SEATTLE — San Marino, a small, independent republic inside Italy has had its fair share of economic struggle. The Great Recession’s effects on San Marino began in earnest in 2009 and created a significant impact on the tourism drive in the Republic of San Marino. Since San Marino heavily relies on tourism as an economic stimulus, the drop in traffic increased the poverty in San Marino.
As a measure to boost the economy, the Italian government began cracking down on people who had been using San Marino’s banks as tax havens. Italian celebrities and other non-residents of San Marino took advantage its minuscule tax rate of 17 percent and the secrecy policies implemented by San Marino banks. This tax rate allowed them to hide their money, thus avoiding their home country’s taxes.
Multiple members of San Marino’s largest bank, Cassa di Risparmio Della Repubblica di San Marino, were arrested on laundering charges. San Marino has since signed several transparency agreements with the Organization for Economic Co-operation and Development (OECD) and is reported to have displayed dedication to the OECD’s standards.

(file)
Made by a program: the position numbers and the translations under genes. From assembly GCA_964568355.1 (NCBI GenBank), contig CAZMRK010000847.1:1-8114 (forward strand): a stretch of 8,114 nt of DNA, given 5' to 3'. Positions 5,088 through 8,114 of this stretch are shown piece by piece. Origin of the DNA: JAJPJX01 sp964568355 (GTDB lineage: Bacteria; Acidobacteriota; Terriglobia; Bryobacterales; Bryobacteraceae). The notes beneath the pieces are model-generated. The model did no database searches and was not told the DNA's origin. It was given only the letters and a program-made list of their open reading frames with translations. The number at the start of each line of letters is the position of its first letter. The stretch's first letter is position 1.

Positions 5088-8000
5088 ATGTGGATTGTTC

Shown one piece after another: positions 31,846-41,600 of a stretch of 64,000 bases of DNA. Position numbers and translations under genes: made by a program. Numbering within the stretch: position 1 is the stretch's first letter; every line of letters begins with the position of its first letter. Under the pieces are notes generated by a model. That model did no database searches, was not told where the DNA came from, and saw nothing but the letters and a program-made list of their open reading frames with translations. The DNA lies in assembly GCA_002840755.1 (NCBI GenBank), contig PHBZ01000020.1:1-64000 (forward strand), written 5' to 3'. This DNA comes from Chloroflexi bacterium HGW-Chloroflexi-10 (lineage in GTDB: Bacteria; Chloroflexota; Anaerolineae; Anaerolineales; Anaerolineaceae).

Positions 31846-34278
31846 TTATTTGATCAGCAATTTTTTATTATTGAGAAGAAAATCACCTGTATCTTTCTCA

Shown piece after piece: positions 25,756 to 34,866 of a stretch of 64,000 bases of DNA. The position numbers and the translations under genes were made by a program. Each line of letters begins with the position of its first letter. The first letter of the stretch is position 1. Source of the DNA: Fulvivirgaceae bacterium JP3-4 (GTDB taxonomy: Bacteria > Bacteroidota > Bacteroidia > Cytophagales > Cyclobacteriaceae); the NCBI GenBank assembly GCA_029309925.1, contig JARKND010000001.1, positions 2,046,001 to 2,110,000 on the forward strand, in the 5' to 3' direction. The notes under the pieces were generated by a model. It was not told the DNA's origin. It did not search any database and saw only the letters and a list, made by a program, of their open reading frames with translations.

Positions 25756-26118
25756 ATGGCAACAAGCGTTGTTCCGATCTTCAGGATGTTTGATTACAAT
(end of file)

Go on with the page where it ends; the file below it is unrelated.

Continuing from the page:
While the elimination of tax havens is positive for global economic growth, it had an immediate negative impact on poverty in San Marino. The San Marino economy relied heavily on its status as a tax haven.
The Republic has made economic improvements in recent years. The GDP has grown by about 1 percent primarily due to an increase in the demand for domestic goods. The International Monetary and Financial Committee reports that unemployment rate in San Marino dropped from 9.3 percent in 2013 to 8.5 percent at the end of 2016. For comparison, the U.S. had an unemployment rate of 4.4 percent at the end 2016.
The Republic plans to implement a freeze on the 2017 budget which is estimated to save €2 million as well as the addition of value-added tax in 2019.
Although much more progress is necessary for the Republic of San Marino, its cooperation with the OECD and the steady growth it has made in the past few years promise economic strength for the tiny republic. It is hopeful that poverty in San Marino and the unemployment rate will decrease in kind over the years to come.
– Emma Tennyson